But it also works on the other side, better technology has helped Youku Tudou or Sohu to fight against piracy and be more vigilant than ever. Last November, lawsuits were organized to demonstrate how good the industry is changing. Viewers tastes change as well. They prefer watching online video advertising in high quality and easy to find because they are legal then to seek for hours to finally watch it in, most of the time, a very poor resolutions versions. Michael Clendenin, Director Manager of technology consultancy RedTech Advisors reinforce this trend by saying that « at the end of the day piracy is going away in China ».

A difficult challenge

Let’s not forget, China doesn’t have the best reputation when it comes to intellectual property protections and enforcement. The United States do not believe when Youku Tudou and Baidu (which is the second largest market share for online video) assure that they never ignore pirated material and would have never stubbornly uploaded illegal content on their websites. At least, Tencent Holding, which is the fourth largest online video, concedes that they never ignored piracy but they also never engaged legal proceedings against it. Nevertheless, they all admit that they lost few copyright infringement lawsuits against other Chinese firms.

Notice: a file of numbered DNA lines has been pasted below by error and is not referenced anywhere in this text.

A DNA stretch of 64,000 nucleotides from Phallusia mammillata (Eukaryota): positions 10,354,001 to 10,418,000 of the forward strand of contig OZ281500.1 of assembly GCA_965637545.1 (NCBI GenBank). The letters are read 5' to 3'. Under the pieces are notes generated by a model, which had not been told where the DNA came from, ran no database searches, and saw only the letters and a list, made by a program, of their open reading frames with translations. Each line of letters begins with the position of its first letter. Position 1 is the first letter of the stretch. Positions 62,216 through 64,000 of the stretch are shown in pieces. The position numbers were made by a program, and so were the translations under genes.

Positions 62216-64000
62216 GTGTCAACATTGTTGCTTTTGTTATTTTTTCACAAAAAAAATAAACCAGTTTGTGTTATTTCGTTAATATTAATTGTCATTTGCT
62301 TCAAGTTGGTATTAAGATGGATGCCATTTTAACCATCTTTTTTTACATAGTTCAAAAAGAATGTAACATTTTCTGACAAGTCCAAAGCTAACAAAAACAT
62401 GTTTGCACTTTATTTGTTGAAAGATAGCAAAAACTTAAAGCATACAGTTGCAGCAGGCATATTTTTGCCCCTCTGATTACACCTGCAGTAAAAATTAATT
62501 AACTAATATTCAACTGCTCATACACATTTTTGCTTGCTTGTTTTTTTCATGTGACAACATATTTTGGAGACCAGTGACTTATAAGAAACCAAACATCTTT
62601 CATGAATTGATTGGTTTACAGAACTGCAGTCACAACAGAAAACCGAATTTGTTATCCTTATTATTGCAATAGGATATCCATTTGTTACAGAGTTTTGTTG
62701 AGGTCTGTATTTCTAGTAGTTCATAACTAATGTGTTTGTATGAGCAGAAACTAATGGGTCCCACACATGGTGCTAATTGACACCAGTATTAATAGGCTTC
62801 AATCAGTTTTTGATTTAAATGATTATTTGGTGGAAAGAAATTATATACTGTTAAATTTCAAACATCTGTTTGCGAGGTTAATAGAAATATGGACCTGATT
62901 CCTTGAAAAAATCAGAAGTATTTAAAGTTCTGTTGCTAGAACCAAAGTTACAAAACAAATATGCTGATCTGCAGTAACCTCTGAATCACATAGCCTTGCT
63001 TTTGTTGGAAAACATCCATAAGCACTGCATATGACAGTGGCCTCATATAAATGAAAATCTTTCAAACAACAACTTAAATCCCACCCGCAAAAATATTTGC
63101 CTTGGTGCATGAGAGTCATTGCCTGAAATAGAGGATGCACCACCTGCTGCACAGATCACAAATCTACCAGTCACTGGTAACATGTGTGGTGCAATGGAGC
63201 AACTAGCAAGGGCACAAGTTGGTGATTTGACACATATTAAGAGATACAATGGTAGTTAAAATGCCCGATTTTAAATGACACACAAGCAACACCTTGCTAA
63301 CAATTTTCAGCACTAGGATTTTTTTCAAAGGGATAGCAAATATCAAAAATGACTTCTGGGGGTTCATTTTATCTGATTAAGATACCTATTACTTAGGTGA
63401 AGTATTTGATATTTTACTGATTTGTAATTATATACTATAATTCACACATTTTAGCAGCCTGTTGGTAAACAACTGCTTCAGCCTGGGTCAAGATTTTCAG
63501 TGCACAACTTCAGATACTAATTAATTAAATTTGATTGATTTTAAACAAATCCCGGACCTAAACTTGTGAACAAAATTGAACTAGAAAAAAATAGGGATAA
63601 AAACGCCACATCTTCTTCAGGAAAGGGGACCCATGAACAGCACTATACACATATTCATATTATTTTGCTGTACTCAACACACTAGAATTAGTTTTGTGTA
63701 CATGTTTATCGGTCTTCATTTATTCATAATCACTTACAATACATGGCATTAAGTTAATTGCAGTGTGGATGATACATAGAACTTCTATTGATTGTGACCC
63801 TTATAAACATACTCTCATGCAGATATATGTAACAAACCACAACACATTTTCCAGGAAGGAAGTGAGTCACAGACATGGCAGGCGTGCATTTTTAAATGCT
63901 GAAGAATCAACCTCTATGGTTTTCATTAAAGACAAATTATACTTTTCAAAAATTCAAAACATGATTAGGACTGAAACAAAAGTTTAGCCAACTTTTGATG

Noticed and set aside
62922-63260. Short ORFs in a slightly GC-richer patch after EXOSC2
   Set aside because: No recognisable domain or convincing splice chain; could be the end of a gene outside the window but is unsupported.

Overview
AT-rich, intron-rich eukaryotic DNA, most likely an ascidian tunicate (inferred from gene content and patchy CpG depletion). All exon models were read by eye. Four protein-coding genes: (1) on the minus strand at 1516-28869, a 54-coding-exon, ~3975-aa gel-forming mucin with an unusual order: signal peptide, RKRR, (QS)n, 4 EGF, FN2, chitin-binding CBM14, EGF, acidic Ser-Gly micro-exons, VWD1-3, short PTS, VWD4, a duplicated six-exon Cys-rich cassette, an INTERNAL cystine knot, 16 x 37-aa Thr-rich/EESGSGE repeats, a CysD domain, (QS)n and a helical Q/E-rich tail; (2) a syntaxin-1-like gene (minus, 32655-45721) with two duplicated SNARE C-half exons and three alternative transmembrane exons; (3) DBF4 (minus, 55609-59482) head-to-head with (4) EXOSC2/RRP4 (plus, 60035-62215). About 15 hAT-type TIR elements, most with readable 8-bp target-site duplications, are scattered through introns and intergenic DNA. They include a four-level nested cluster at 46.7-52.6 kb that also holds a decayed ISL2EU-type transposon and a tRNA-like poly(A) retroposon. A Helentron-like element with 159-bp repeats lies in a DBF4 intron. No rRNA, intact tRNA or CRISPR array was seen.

There is a lot of opportunities on the sector of on-line video. According to iResearch in Beijing, the market should grow by more than a third this year and reach €1,457 billion annual revenues. It is especially thanks to advertisers willing to put money on legal content. Face to the popularity of on-line video, I believe it has been a successful challenge. However, piracy leads to costly lawsuits, decreases the number of viewer and also doesn’t bring advertising revenues. Moreover, overseas, the foreign movie production firms are loosing money.